06 March 2011
Same Old Question: Is it spring yet?
Our dedicated cadre of one or two readers will have noted that the coming of spring has been on Mr. Fuzzy's fuzzy mind of late. Its not just the normal mammalian impulse desiring warmth, fresh food and beauty, no indeed, for Mr. Fuzzy's chief concern is having the Farm's ducks in a row when the time cometh. Last year, the ground was almost totally covered in snow the first week of March but by the third week of March, spring had moved on and summer was no longer just waiting for her debut. Mr. Fuzzy has never seen such a short spring except for one year in Austin, Texas; four of the five years he was there, it was 90F by Valentine's Day. Dreadful.
It has been a dry winter, a burn ban is already in effect, and the old timers here are very concerned about whether this pressages a dry summer and poor crops. Thus, when an inch of rain fell last Sunday, we were elated. The daffodils jumped an inch the next day or two. Then a few seasonable days of bright sun, days in the 50s and nights in the 20s.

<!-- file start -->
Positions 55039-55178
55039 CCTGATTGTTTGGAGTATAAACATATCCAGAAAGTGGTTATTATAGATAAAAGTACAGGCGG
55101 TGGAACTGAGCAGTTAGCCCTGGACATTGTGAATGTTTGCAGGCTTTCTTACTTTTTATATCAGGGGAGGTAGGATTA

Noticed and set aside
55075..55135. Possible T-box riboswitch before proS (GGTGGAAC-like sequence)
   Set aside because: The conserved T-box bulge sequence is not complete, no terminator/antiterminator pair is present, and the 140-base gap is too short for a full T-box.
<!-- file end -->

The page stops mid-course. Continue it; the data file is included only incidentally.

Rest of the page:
Yesterday was a very Scottish type of day- gray (the solar disk was never visible), still, and a non-stop drizzle which only produced 1/4 inch of rain in about 18 hours. Oh it so reminded Mr. Fuzzy of Fife and his friends there, sigh. Today has been another story: the high temperature was 51F at midnight and has fallen ever since - right at sunset (if the sun was visible) it is 30F. Rain has fallen hard much of the day and the wet deck has now a thin coat of ice, as do the trees. Some snow was mixed in with the rain late in the afternoon.
The area at the front door was badly conceived by the builders of this house and it is optimally graded to force about half and acre of rainfall right to the front door (and undoubtedly to the basement walls). There was such an depth of rising water there this morning that Mr. Fuzzy had to dig a relief channel to drain it away from the residence of ten cats, two dogs and two humans. This is only the second time in 27 months that the water had so accumulated. The solution is to alter the topography of the entire half acre which will not be easy or pretty. Oh what to do?
It is due to clear tonight and the temperatures may drop low enough to badly damage the iris, daffodils, lillies, crocus, etc.; we can but hope otherwise.
What does the week hold? Is this the last gasp of winter or merely a reminder there is more to come? Surely the spring pancake breakfast held by the Falling Branch Association last week must indicate spring is here, no? Hmmm.